It’s been a vision and a dream since post-industrial revolution scientists understood there was a problem with burning coal and oil: an alternative fuel made from the basic and plentiful elements on earth.

Could the answer be as simple as water and air?

An Israeli research team from Ben-Gurion University has developed something that seems like fuel for the futuristic Jetson family. But Prof. Moti Herskowitz estimates that in only 10 or 20 years, when the cost of hydrogen becomes low enough to be competitive, his innovation could replace pollution-causing jet fuel.

Being realistic, he doesn’t think that solar will ever be viable for the aviation industry, the market where his hydrocarbon-based fuel could have the greatest impact.

As a chemist and the vice president of R&D at the university, Herskowitz works with team members Prof. Miron Landau and Roxana Vidruk on the complicated science behind this big idea.

The goal is to connect their research-based system to a real-life smokestack to eliminate greenhouse gases at the source.

He is not the first to come up with the idea of taking CO2 (carbon dioxide) and reacting it with H (hydrogen) separated from water, with CH2 (as hydrocarbon chains) and H2O (water) as the output. But he is sure that his method promises the highest efficiencies.

Searching for strategic partner

The system can yield more than one kilogram of hydrocarbons per kilogram of catalyst per hour, with over 90 percent CO2 conversion rates.

He tells ISRAEL21c: “We are the most efficient. And the product we get is excellent for producing liquid fuels — all hydrocarbons. Take this product and just fill it into a refinery.”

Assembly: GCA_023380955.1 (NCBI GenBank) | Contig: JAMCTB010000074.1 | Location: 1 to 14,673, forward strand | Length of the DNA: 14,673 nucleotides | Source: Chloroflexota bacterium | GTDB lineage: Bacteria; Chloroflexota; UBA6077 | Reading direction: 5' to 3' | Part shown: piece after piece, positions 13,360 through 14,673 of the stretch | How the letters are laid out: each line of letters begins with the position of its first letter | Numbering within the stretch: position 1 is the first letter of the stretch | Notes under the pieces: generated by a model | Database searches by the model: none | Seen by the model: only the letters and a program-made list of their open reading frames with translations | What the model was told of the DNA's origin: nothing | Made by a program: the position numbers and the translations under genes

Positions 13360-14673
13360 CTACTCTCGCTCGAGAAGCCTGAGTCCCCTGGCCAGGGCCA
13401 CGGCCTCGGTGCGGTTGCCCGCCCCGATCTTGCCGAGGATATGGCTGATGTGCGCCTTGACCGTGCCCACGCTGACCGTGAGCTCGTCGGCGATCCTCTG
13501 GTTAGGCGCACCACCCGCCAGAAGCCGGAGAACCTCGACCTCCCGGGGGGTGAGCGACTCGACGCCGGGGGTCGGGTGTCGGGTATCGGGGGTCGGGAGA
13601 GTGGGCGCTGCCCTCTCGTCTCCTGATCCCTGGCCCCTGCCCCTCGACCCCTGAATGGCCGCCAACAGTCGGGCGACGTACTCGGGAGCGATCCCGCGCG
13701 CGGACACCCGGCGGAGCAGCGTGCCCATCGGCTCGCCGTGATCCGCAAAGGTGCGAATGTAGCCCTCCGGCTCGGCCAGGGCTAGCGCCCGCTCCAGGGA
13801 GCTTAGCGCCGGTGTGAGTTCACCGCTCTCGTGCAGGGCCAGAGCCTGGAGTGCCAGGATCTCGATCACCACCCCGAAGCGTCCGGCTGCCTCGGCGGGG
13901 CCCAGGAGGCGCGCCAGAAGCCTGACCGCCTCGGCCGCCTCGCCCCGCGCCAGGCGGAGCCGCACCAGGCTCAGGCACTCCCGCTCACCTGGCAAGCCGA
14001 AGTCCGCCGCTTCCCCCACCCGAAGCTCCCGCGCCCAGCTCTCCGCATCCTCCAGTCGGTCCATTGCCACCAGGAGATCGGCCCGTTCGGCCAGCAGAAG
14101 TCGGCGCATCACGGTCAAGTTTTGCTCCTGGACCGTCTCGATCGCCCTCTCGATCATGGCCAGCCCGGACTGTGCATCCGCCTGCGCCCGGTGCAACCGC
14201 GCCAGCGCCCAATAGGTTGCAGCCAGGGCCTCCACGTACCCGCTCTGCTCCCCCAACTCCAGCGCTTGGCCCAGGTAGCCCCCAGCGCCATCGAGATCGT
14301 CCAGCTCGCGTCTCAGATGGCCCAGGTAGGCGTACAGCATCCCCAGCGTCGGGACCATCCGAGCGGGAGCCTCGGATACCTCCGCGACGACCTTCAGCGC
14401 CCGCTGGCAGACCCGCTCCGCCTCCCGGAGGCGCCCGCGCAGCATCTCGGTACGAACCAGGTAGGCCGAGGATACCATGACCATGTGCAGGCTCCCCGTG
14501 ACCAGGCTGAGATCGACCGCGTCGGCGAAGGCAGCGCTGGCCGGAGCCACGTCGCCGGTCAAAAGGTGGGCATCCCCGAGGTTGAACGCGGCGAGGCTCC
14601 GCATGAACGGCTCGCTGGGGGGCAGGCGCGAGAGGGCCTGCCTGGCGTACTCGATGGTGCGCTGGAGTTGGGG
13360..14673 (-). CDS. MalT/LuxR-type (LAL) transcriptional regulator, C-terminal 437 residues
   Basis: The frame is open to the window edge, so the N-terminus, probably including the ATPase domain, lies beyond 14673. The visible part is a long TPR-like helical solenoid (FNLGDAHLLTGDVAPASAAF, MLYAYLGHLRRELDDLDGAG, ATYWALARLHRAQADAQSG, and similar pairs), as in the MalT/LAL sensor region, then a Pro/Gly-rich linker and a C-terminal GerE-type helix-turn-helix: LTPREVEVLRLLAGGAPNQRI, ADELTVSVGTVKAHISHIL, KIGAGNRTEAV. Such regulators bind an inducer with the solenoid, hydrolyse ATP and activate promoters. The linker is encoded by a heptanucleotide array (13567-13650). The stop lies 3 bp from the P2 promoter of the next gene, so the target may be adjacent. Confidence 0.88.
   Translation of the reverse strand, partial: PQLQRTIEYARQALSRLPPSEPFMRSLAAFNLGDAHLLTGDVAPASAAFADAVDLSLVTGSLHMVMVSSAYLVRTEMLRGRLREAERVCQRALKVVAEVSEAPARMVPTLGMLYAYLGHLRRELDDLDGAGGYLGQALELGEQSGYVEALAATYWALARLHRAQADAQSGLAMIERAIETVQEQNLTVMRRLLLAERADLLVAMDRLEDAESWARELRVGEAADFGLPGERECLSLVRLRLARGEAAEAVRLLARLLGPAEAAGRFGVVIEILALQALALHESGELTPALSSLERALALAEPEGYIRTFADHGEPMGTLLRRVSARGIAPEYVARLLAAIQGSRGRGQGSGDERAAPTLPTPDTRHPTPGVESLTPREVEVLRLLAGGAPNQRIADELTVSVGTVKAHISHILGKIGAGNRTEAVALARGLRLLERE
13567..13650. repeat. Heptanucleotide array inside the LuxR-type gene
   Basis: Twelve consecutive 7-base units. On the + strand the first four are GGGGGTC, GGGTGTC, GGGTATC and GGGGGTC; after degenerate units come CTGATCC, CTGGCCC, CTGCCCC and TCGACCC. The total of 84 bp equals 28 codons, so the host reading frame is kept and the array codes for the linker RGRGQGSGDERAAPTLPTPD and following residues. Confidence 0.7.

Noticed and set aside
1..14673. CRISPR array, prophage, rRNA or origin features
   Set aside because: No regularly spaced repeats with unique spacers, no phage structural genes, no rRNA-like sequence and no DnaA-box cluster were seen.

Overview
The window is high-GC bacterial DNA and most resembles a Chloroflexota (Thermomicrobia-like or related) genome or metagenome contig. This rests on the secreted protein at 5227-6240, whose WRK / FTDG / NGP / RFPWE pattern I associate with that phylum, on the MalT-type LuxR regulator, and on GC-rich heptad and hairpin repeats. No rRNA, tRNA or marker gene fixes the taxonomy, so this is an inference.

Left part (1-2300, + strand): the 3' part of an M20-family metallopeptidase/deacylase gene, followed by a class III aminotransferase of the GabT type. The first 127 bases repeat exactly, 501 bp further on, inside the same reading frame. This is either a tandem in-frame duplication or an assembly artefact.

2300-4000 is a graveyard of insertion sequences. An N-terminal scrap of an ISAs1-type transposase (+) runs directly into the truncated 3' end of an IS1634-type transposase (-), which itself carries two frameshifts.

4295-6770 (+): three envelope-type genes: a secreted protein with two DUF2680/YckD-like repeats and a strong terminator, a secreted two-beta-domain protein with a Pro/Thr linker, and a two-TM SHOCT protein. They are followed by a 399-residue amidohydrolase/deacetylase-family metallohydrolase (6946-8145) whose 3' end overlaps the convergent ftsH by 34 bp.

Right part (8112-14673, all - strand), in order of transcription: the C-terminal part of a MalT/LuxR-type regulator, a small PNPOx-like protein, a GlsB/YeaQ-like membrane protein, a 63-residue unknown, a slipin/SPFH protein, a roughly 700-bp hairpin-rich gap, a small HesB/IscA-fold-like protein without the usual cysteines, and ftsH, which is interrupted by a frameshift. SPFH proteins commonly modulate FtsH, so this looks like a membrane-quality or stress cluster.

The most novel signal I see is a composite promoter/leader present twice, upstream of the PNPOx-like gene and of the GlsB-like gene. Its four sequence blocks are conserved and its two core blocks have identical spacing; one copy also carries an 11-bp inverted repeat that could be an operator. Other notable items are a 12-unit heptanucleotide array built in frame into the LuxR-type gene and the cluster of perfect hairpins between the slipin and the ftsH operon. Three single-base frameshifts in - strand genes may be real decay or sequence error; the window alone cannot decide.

Herskowitz’s invention is not at all like crude oil, a complex material that needs elements removed before it can be burned.

“Ours is a pure mixture of a limited number of hydrocarbons as an excellent feedstock. We can use processes of oligomerization or aromatization –– well-known processes that can be purchased, or we can feed this [material] to the refinery.”

The approach uses off-the-shelf systems including a fixed bed reactor, and a secret catalyst agent, Herskowitz says.

A catalyst is a material that speeds up a reaction, sometimes between two materials that normally wouldn’t react. The catalyst in this case is based on the plentiful and cheap materials iron, oxygen and aluminum, Herskowitz reveals.

What’s also promising about this approach is that the fuel feedstock is made under relatively low pressures, about 20 bars, meaning no dangerous explosions. The reactions take place at a maximum of 300 degrees C, considered quite low and safe. And the output is water that can be recycled back into the system. 

A scientific paper outlining the basic science will be published in about six months. Meanwhile, Herskowitz is guarding the IP like a hawk as the research team searches for a strategic partner, preferably a company already producing hydrogen, such as Hydrogenics or Siemens.

Depending on the big H

The Israeli research advancement was announced publicly at the Bloomberg Fuel Choices Summit in Tel Aviv in November.

The next step is to scale up to commercial capacity, which Herskowitz says can be accomplished “without doing more than what we are doing here in the lab. We are using tricks to make it high yield.”

While true commercial scale of these processes will probably happen anyway in 10 to 20 years, Herskowitz says he doesn’t want to wait and is already talking with big players to start building a demo site close to the source of reasonably priced hydrogen and CO2. 

A hydrogen refinery would be a good place to start, as it emits carbon dioxide at the source as well.

Instead of just talking, this fuel actually has legs that can walk, the professor says: “The world so far talks about climate change — and does nothing but discuss it all the time. The point is that no one really knows what is happening and they are still burning [fossil fuels] like crazy. The question is if we can withstand this [process], and for how long.

“And when did natural gas become green?” he asks rhetorically. “This is ridiculous. It’s all PR. What we are talking about here [in the lab] is something that is real. How fast we implement it depends on hydrogen.”

Everything else is set and ready to fly.

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